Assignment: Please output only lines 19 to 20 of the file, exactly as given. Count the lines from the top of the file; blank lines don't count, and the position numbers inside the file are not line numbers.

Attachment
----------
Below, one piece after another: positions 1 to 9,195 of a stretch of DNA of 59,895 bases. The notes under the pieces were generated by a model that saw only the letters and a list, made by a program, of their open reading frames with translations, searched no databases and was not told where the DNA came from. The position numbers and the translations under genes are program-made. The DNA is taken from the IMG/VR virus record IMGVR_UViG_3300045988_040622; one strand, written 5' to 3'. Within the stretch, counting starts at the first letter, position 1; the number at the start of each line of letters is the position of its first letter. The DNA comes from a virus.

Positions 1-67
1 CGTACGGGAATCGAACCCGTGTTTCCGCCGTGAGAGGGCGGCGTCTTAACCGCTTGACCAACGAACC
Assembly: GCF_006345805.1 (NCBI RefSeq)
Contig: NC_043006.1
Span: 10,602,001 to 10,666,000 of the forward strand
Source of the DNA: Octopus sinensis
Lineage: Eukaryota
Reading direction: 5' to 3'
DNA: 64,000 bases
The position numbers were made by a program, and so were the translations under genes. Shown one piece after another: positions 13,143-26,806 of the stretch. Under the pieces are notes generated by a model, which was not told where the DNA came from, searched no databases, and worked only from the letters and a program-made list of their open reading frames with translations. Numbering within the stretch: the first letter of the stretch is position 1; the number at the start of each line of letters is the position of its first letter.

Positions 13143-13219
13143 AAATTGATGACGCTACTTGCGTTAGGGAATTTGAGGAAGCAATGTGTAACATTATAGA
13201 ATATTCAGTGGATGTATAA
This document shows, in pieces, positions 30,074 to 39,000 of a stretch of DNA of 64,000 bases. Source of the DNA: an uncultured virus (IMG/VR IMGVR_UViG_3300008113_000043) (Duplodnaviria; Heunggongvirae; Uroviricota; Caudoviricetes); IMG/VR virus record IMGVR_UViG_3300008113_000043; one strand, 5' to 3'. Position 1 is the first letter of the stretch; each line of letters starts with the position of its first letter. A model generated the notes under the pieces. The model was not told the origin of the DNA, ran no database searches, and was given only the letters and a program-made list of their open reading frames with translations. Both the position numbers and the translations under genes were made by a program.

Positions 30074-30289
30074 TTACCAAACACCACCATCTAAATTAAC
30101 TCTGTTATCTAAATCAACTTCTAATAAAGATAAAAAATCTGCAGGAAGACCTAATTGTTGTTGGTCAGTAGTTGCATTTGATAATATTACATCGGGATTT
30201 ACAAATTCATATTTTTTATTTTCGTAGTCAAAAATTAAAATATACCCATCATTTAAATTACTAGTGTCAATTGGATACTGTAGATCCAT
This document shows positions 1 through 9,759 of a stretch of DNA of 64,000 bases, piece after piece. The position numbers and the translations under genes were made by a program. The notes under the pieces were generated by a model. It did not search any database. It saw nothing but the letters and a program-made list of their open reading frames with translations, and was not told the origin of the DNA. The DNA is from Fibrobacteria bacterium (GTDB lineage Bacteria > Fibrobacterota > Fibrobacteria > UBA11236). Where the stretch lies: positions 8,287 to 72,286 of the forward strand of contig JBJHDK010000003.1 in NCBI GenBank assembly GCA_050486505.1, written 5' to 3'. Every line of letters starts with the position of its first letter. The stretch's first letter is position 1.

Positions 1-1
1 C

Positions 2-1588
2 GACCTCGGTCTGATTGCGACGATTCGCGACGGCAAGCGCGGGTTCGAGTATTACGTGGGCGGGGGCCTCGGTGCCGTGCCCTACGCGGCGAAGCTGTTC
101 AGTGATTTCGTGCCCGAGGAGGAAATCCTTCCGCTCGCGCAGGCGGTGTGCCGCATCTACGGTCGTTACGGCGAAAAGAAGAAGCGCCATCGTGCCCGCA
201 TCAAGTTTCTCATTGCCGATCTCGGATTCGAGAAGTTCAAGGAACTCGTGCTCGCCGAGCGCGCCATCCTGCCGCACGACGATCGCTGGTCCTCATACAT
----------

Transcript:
30201 ACAAATTCATATTTTTTATTTTCGTAGTCAAAAATTAAAATATACCCATCATTTAAATTACTAGTGTCAATTGGATACTGTAGATCCAT
This document shows positions 1 through 9,759 of a stretch of DNA of 64,000 bases, piece after piece. The position numbers and the translations under genes were made by a program. The notes under the pieces were generated by a model. It did not search any database. It saw nothing but the letters and a program-made list of their open reading frames with translations, and was not told the origin of the DNA. The DNA is from Fibrobacteria bacterium (GTDB lineage Bacteria > Fibrobacterota > Fibrobacteria > UBA11236). Where the stretch lies: positions 8,287 to 72,286 of the forward strand of contig JBJHDK010000003.1 in NCBI GenBank assembly GCA_050486505.1, written 5' to 3'. Every line of letters starts with the position of its first letter. The stretch's first letter is position 1.